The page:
While the local lymph node assay (LLNA) is the preferred method in European regulatory toxicology for testing for skin sensitization, a major issue for debate is the degree to which it is associated (like other test protocols) with ‘false’ positive and ‘false’ negative outcomes. A recent analysis by a team of international experts provides further insight into this difficult area, giving examples of where the scientists believe the LLNA has produced false positive results, as well as cases where correct data interpretation has presented scientific challenges. The researchers feel that data obtained with the LLNA should be “interpreted intelligently, using scientific analysis of results and considering the weight of evidence, before decisions are made on which substances should be classified as representing a skin sensitization hazard.” In conclusion, they recommend that for those chemical classes where the LLNA has been shown to be inappropriate, other standardized test methods should be considered as the first choice assay (Basketter D. et al., Regulatory Toxicology and Pharmacology 2009, 55, 90; http://dx.doi.org/10.1016/j.yrtph.2009.06.005). {183106}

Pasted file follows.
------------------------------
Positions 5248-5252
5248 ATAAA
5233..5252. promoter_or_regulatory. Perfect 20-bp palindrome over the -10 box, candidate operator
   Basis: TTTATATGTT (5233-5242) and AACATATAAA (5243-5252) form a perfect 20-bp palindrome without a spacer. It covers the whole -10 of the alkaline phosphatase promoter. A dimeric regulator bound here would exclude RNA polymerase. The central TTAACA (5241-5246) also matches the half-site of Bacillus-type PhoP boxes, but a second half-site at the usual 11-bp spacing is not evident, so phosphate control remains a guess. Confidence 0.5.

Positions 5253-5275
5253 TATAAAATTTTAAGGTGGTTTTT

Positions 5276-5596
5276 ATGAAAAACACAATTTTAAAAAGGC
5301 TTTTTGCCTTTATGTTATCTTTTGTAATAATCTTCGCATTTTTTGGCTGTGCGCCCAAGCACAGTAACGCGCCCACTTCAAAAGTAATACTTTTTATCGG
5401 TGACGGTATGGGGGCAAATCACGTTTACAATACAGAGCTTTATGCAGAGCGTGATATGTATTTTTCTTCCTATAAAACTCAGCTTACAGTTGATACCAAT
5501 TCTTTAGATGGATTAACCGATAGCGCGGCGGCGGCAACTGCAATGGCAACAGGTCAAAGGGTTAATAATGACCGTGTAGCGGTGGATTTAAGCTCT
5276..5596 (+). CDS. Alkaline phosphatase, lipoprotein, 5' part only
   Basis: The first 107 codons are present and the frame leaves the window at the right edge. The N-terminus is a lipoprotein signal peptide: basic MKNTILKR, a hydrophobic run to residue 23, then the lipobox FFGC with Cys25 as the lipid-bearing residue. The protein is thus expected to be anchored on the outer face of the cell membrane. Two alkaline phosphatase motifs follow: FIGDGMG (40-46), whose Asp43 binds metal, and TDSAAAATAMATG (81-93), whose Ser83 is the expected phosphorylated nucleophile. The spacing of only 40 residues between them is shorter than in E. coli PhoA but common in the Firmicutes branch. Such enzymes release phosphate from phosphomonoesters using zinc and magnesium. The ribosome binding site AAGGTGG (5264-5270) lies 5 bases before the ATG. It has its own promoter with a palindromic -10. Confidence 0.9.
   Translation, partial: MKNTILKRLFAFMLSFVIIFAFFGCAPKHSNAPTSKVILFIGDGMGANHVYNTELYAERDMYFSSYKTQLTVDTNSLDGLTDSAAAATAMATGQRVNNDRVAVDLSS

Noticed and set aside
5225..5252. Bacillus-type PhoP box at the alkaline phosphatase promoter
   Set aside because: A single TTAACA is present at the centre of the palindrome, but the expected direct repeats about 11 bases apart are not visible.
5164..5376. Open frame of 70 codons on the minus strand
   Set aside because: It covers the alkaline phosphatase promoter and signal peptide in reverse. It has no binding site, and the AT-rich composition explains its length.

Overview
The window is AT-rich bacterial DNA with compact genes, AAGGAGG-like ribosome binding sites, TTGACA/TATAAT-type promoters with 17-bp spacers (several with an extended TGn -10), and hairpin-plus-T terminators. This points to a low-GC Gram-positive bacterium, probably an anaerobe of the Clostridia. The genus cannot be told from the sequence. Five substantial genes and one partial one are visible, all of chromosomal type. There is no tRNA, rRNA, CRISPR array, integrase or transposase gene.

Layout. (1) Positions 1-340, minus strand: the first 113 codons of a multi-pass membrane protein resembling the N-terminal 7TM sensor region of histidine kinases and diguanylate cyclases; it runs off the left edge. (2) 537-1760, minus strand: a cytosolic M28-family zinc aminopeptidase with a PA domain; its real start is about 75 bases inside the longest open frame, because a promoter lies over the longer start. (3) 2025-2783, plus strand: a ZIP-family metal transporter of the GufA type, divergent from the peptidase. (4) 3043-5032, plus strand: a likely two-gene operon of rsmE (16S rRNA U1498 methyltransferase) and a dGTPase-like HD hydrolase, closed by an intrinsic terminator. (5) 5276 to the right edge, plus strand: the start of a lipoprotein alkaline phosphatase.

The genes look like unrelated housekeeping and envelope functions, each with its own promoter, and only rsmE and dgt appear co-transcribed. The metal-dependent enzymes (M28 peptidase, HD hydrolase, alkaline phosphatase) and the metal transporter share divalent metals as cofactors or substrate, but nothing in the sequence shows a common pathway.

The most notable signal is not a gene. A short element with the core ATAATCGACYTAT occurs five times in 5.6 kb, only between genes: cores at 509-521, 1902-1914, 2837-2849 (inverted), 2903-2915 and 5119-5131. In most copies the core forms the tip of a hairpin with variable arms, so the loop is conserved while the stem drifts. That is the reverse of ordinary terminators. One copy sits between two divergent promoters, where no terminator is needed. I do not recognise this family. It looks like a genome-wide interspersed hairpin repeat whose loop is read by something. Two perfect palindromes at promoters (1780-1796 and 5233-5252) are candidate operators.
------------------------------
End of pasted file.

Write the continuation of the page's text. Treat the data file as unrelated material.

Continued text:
The above item was taken from the November 2009 issue of Toxicology and Regulatory News which is sent automatically to members of bibra (click here for more details).

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